THE Deaf Zimbabwe Trust (DZT) located in Harare’s eastern suburb, Greendale is playing a very critical role in transforming the lives of thousands of people living with hearing impairments.
The DZT was founded in 2012 by Lyndon Nkomo, a lawyer by profession, and Barabara Nyangairi, a social scientist, the couple’s son, who is deaf took his grade seven results which were below their expectations.
The couple then called for a meeting of parents to discuss the educational outcomes of deaf children in Harare. It became apparent that all parents of deaf children and the other deaf people were worried about the poor educational outcomes but did not know how to deal with the problem.
“It was in the spirit of this meeting that the idea of the Deaf Zimbabwe Trust was penciled. Over 80 parents, guardians and deaf children as well as deaf adults who were in attendance showed that there were many problems that were experienced by deaf and hard of hearing people. The root cause was lack of access to communication which affected education, access to employment among other things. The desire for a truly inclusive society birthed the Deaf Zimbabwe Trust,” explained Nyangairi.
She said that a number of challenges were encountered in the DZT’s formative stages, adding that most of the problems were rooted in the society’s negative perception of people with disabilities.
“There were no expectations for the DZT’s succes. This resulted in deaf children who had little or no ambition due to lack of successful deaf role models, poor expectations in the family and schools to give up,” she said.
Nyangairi said there has not been accountability on the deaf education and when they started the DZT, they had to identify what and where the problems in the empowerment of deaf people were. The DZT began research and found that the challenges faced by the deaf community were not clear-cut. They were complicated, intertwined and deep. The first issue researched was the family, issues of acceptance, and the status of the deaf in the family and how it would impact their status in the community.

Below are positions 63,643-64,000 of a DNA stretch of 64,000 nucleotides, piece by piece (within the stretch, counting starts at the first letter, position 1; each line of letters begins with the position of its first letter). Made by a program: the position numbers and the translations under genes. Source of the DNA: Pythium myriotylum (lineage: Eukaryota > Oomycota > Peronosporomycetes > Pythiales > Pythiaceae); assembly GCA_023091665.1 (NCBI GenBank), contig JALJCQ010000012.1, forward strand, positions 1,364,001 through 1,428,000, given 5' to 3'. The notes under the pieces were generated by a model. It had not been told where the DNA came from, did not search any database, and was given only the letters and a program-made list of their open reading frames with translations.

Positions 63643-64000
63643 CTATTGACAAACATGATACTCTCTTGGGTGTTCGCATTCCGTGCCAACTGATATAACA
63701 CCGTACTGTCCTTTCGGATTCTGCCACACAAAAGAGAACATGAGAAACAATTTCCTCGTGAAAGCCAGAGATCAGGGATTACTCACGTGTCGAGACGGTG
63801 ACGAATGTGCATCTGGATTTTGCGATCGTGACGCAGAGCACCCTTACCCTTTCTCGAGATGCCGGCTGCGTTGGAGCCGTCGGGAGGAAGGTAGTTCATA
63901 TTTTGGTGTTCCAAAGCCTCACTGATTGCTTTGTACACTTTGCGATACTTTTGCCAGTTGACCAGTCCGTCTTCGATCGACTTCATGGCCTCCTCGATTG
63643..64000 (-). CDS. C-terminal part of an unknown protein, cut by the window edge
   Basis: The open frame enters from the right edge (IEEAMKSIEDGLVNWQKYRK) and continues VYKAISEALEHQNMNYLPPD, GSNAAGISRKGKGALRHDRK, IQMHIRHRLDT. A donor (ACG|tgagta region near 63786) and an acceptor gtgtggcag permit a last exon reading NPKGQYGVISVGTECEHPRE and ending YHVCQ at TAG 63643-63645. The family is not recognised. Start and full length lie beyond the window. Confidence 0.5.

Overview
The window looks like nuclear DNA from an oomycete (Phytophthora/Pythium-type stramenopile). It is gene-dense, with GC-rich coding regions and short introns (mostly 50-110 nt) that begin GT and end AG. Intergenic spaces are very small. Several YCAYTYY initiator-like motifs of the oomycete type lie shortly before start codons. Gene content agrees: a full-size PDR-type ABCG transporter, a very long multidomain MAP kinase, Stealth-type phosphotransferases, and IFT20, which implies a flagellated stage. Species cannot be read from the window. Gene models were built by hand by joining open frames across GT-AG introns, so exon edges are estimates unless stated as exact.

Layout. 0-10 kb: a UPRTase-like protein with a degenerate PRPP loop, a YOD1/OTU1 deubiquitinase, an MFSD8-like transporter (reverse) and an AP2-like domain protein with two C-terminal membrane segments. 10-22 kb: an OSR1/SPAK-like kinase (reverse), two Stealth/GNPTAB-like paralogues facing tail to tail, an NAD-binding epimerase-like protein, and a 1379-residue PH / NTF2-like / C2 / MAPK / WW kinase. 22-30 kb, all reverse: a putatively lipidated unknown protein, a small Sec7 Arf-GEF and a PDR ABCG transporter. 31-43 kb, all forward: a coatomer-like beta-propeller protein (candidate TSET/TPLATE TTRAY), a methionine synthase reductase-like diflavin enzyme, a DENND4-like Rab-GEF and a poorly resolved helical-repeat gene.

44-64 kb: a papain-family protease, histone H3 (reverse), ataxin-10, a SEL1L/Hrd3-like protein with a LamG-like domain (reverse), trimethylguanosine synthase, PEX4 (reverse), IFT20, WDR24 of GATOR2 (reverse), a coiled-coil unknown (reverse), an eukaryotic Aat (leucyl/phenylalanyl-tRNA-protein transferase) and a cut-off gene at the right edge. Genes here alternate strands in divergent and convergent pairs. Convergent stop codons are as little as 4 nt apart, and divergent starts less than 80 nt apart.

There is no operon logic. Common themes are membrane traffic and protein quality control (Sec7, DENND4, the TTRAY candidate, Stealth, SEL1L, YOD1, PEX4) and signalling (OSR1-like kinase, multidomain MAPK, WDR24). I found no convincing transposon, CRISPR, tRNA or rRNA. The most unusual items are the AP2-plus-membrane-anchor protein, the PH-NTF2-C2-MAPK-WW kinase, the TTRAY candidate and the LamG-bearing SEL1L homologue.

The DZT is run by a board of directors who provide policy direction and a secretariat which runs the day to day operations of the organisation. The trust facilitates psycho-social support group services to teachers, parents, friends and relatives of the deaf, as well as deaf students and adults.
“All parents face challenges in raising children. However, the parent of a deaf and hard of hearing child needs more specific information in order to make decisions. Guest speakers are drawn from various sectors including the relevant government ministries and civil society,” said Lyndon Nkomo.
He explained that sign language is now an official language in Zimbabwe, hence the DZT seeks to promote the use of sign language in various spheres. Nkomo added that the DZT is advocating the use of sign language as a language of instruction in schools, training teachers in sign language and development of teaching materials specifically for the deaf.
“DZT advocates for the right to quality education for children who are deaf. Educational outcomes of deaf children are poor as a result of a number of factors such as language barriers, lack of appropriate accommodations in assessments. The current education system is unfriendly and insensitive to the needs of children, hence their ability to realise their full potential is hampered. Classrooms are unfriendly to the needs of deaf children and no effort has been made to make them sensitive to the needs of children who are deaf,” Nkomo added.
The DZT publishes a monthly newsletter, The Deaf Bulletin, which shares news for the deaf.
The trust is also involved in job placement for the deaf community through collection of Curriculum Vitaes from school leavers and links them with employers who post job vacancies. DZT also seeks to lead by example as it employs the deaf wherever possible.
DZT has ensured that the deaf have access to health information through provision of interpreters to enhance communication.
Find out more at http://www.deafzimbabwetrust.org or by calling (04)448293, 0713097320, or by visiting DZT at 12 Victory Avenue, Greendale, Harare.